Monthly Archives: May 2012

Free of all the tasty stuff, but still delicious!

A rainbow of greens, fruits and pesto pizza adorned plates lined up to serve more than 100 guests at the Green Tie Gala at Western Washington University on May 9. A group of servers, dressed in casual clothes, arranged the food, garnishing it with yellow kale flowers.

“It is so good!” Forest Tapley said while running up to the chef, Chelsea Gabrielle Enwall. “I had one bite and had to come tell you!”

Tapley’s delight with the flavor of the food at Western Washington University’s Student Food Co-op’s first catering event seemed to be shared by most guests because very few morsels were left on plates by the end of the meal.


A plate of rhubarb salad garnished with orange strawberry dressing and personal pesto pizza made with a garbanzo bean crust topped with onions and mushrooms sits on the table ready to be gobbled up.

Allergen Free

The club’s president, Enwall, was the mastermind behind the menu. She said she wanted to make something they could cook quickly that would accommodate any type of dietary restriction.

            She described the meal as, “delicious, simple, dietary need-friendly and something that wasn’t too abstract.”


Chelsea Enwall, the main chef, garnishes the mint rhubarb salad to prepare for serving.

The club also utilized a lot of local resources to get ingredients. The rhubarb and mint for the salad came right out of Western’s own Outback farm that morning, Enwall said.

They gleaned produce from Broad Leaf Farm, Alm Hills Farm, K & M Farm, Terra Verde Farm and Spring Frog Farm by asking for donations at the farmer’s market in Bellingham, Wash.

“The original intent was to go and support these farms financially, but they gave us produce, which was really awesome,” Enwall said.

With fresh ingredients from local farms and bulk orders from the Co-op, they created a meal that was gluten free, dairy free, soy free and nut free, Enwall said.

The club wanted to show that it is possible to make delicious food while keeping food allergies in mind, Enwall said.  They also wanted to showcase the type of food they would serve if there were a student run food alternative on campus.

“It was a really cool way to just be like, ‘gluten free stuff doesn’t taste like cardboard!’” Nicole Anschelo, who helped cook, said.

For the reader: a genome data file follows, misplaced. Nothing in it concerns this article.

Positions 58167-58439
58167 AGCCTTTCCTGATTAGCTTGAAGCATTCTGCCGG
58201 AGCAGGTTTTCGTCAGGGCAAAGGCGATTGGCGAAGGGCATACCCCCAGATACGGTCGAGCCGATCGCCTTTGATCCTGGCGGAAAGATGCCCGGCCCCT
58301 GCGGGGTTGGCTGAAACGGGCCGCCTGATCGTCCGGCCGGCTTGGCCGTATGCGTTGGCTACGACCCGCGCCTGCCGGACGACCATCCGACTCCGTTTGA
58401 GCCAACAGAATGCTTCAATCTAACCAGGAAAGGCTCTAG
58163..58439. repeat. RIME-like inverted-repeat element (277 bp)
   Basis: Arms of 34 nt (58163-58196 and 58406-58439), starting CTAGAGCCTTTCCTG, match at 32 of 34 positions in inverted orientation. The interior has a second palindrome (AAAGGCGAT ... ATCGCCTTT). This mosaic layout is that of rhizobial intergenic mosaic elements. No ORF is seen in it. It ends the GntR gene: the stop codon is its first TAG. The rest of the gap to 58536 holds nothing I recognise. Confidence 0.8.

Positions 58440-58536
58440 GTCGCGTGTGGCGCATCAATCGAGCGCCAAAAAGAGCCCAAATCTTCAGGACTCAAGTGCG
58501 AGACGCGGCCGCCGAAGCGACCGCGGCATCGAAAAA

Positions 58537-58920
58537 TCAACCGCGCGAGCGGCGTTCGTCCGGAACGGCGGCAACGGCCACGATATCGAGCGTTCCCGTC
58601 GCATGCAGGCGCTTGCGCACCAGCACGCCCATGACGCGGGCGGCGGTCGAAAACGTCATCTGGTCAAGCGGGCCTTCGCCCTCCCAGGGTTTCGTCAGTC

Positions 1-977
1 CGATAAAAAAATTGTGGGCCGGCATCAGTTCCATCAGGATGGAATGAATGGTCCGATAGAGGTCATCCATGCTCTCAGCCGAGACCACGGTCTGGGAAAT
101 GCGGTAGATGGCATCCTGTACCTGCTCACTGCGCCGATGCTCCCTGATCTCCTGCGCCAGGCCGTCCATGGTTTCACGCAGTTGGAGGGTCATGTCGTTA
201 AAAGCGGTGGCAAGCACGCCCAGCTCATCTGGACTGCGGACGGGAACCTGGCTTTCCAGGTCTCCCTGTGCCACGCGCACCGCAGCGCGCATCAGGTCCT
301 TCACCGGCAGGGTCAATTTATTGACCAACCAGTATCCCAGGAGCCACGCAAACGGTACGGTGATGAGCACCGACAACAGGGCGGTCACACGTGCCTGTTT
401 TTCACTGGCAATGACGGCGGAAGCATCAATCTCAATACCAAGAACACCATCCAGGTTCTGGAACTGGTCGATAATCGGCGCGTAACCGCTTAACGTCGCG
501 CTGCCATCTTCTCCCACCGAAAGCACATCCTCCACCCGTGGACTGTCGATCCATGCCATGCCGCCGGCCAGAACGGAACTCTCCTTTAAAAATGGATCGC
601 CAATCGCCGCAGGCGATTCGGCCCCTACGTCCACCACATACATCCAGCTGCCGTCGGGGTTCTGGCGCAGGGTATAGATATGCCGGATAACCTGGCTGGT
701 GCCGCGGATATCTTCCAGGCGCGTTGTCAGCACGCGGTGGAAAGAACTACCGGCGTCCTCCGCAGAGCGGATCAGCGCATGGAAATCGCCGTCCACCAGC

Orange dressing is poured on colorful salads to add zest.

Food Safety

Enwall contacted the Whatcom County Health Department a month before the event to make sure they followed all safety guidelines for serving food.

They had to get a permit from the department, which cost $85. They also had to have a hand washing station at the event, have health cards for servers and cooks, use gloves to serve food and prepare the food in a certified kitchen, Enwall said.


A volunteer server uses gloves to pick up pesto pizzas, careful not to drop any of the toppings.

            The major food safety regulations include temperature control and limited time between preparation and service, said Tom Kunesh, supervisor of the food safety program at Whatcom County Health Department.

“I really wanted to make sure that we were following everything so we could do this in the future,” Enwall said.

Aramark did not have space to let the club use their kitchen so they rented an industrial kitchen in Ferndale from Memorable Events and Catering.

Enwall said one of the biggest contributors to their success in catering was the help of the health department. They answered all her questions throughout the process.

Getting the permit a month prior was important to the success of the event because state law requires people to obtain a permit two weeks before serving an event, Kunesh said.

The rules about sanitation are in place to prevent the growth of pathogens on food, Kunesh said.

“We educate people, we establish some basic standards and criteria for food preparation and service, all with the ultimate goal of making sure that foods that are served to the public are healthy and safe,” Kunesh said.

Although complying with health standards was stressful, especially when transporting the food from Ferndale to campus, Enwall said it paid off. She said the health inspector told her they were more professional than some of the restaurants the inspector has inspected.

“I’m a stickler for food safety so I’m really glad that we knocked their socks off,” said Amy Hess, who helped with food preparation and organizing. “That bodes well for them for catering in the future.”